On commuting

When I move, my daily routine will experience a big change. I am moving back to a big city, and with big city comes public transport. I love public transport.

I grew up in Munich and went to university in Heidelberg. I am used to having good public transport, and I have never owned a car in my life.

After graduation, I moved to small-town Bavaria. I had a hard time believing that there would be no public transport, but well, apart from the hourly trains, there is none. So I did what I had to, not owning a car, and moved to the village I work in to be in walking distance to the office. While I never really really got used to living in a village (well, I mean, I am used to it, I just don’t enjoy it), having a short commute is really great. Except for winter, I usually cycle to work and it takes me all of 10 minutes to get to the office. I usually get up between 7 and 7:15 and start work at 8. I finish work at 5 and I am usually home by 5:15.

In a few months that will most likely change. I am no stranger to having longer commutes. Even when I went to high school, I had a 35 minute commute, and for some time, I lived 40 minutes from university. But Edinburgh? Well, that’s a different story.

I am going to live in a suburb, and I will most likely be working in the city. Getting into the city takes 40 minutes on the express bus (60 minutes on the regular bus), and that is just me in the city. Granted, I have no idea where I will end up working, and if I am lucky it will be someplace between my suburb and the city center. But let’s face it, I won’t be able to be picky, I will not be able to afford to turn down a perfectly good job because it is an hour commute from my house.

When I was in high school and university, I never minded the commute much, because I still had plenty of spare time, but when you already spend anywhere between 8–10 hours a day in the office, you really do not want to be wasting another 2–3 hours getting to the office and back home. I know lots of people do it, and I will do it too if I have to, but I really hope I will luck out and score a job that is only a short to medium commute from my house (under an hour would be great). N. is lucky and works in a neighboring suburb, so his commute is only 5–10 minutes on the bus. He used to work in the city for years and he hated the commute.

You see, as gorgeous as Edinburgh is, the public transport there isn’t really that great. It is quite a big city, yet it relies entirely on buses. Buses that get stuck in traffic. Buses that stop at every stop, some of which are only a five minute walk apart. Heidelberg is much like that but it holds a population a quarter of the size of Edinburgh. And Munich? Well, you also have the subway there. Edinburgh does have trains, but there is no station in our suburb. If there was, it would only be about 10–15 minutes into the city, much like when you live in a Munich suburb, but because you would have to take a bus to get to the train station and plan in some time for the transfer, it takes nearly as long as just staying on the bus.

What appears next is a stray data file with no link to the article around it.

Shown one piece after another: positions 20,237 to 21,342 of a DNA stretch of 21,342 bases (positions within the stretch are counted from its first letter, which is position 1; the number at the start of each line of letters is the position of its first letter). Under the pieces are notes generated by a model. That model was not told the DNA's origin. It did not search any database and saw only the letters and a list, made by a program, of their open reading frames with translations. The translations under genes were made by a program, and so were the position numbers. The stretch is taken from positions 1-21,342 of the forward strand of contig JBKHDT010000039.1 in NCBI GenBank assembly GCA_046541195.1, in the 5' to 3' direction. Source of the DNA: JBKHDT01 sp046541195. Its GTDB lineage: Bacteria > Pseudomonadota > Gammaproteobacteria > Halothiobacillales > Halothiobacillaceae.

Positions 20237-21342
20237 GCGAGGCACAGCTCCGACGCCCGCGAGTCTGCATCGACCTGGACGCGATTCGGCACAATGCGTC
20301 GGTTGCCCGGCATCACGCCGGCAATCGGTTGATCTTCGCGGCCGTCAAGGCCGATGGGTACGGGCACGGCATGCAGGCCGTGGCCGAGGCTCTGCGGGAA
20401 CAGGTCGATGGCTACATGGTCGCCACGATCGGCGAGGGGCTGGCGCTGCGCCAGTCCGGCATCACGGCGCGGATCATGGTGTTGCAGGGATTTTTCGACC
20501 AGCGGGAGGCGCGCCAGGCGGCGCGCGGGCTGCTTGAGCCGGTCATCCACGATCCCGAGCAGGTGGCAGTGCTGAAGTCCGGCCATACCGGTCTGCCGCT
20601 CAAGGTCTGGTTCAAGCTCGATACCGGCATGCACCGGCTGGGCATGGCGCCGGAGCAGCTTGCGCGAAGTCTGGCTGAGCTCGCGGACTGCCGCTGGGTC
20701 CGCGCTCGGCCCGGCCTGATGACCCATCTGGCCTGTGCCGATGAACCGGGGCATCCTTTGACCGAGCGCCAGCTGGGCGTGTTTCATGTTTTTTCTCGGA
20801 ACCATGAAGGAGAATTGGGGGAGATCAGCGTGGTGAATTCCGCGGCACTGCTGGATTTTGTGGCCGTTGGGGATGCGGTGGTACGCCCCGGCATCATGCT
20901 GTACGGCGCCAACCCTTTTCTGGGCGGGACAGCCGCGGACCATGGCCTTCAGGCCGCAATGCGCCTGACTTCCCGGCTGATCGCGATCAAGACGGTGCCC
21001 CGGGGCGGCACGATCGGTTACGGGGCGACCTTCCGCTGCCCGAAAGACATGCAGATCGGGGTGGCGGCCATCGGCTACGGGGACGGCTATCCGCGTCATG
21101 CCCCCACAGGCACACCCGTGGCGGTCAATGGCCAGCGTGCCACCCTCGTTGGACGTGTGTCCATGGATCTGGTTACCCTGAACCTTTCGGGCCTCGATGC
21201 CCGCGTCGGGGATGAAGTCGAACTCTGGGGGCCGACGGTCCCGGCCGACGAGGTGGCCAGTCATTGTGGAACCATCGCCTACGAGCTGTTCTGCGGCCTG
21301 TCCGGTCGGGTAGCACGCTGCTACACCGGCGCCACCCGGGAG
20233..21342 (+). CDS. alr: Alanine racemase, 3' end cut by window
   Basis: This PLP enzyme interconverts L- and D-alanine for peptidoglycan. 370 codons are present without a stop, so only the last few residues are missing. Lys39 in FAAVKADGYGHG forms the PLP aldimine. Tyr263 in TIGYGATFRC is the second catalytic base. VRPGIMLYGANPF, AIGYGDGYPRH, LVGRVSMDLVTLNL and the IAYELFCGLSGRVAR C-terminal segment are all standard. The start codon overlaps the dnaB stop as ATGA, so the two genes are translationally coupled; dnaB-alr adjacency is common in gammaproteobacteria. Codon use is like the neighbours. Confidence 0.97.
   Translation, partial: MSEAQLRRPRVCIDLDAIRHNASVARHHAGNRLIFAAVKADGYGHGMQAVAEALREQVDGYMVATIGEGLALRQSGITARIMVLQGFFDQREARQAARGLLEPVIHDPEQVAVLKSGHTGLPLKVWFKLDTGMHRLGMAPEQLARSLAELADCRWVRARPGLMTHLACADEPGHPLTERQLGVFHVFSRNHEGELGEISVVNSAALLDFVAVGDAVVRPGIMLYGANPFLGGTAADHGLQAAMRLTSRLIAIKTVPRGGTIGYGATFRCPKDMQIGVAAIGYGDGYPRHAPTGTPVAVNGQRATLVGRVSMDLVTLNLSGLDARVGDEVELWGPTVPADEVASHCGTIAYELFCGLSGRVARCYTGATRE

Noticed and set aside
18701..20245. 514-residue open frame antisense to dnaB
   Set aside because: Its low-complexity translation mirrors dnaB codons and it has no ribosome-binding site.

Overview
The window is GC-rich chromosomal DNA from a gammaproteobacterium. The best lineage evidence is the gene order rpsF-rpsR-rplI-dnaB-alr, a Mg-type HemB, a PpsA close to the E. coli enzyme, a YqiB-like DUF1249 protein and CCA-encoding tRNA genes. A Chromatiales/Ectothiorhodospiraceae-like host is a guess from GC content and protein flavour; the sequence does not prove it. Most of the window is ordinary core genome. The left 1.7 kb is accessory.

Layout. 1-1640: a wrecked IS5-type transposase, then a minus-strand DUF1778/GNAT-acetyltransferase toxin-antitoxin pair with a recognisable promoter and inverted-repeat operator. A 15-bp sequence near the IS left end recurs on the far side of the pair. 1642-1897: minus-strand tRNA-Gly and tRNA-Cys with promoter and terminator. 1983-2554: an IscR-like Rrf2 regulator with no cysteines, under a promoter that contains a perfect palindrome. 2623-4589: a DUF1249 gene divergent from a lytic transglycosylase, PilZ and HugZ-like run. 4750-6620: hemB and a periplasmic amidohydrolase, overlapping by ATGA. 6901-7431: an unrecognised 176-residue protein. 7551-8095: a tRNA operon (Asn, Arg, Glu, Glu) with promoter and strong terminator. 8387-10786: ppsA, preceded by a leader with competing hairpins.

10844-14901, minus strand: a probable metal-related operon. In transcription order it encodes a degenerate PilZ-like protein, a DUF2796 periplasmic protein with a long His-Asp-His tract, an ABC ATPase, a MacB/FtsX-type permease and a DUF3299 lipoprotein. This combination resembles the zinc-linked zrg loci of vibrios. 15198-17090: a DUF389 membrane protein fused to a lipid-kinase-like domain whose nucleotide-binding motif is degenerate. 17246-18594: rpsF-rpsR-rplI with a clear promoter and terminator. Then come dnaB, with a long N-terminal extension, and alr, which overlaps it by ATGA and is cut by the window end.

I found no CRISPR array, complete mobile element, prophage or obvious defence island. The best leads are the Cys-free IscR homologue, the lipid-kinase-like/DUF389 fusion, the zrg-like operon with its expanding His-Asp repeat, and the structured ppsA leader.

The thing is, I would actually like taking public transport to work. It’d give me a chance to have some downtime before work, listen to music, and I am looking forward to reading more again. It’s just, I’d be perfectly happy with 30 minutes of downtime.

But you know what, in the end it doesn’t really matter. I do think that in the long run I want to find a job that is not too far away from home, but getting to live with N. is definitely worth a commute into the city.


3 thoughts on “On commuting

  1. So true. James and I skyped twice a day during our 19 months apart. With the time difference it was a bit different, but the biggest part was being totally committed. So even if we had a day where we were tired or what not, we’d make the time :)

    • Uhm. That was meant to be for the Long Term Relatonship post. Oddity.

      On commuting. Oh god. For real, right? I mean, I have a 40 minute train ride into Liverpool Street. In Boston I lived in the City and rolled out of bed, 5 minute walk to subway, 2 stations, 2 minute walk – at my desk. Once I find a job it will be a big adjustment.

      • Same here. Only I won’t even be that far from the city center. I just checked. I’ll live 12 miles from the city center, yet it’s 40 minutes away, because even the express bus takes ages until it’s left the city. The regular bus? Is painfully slow.

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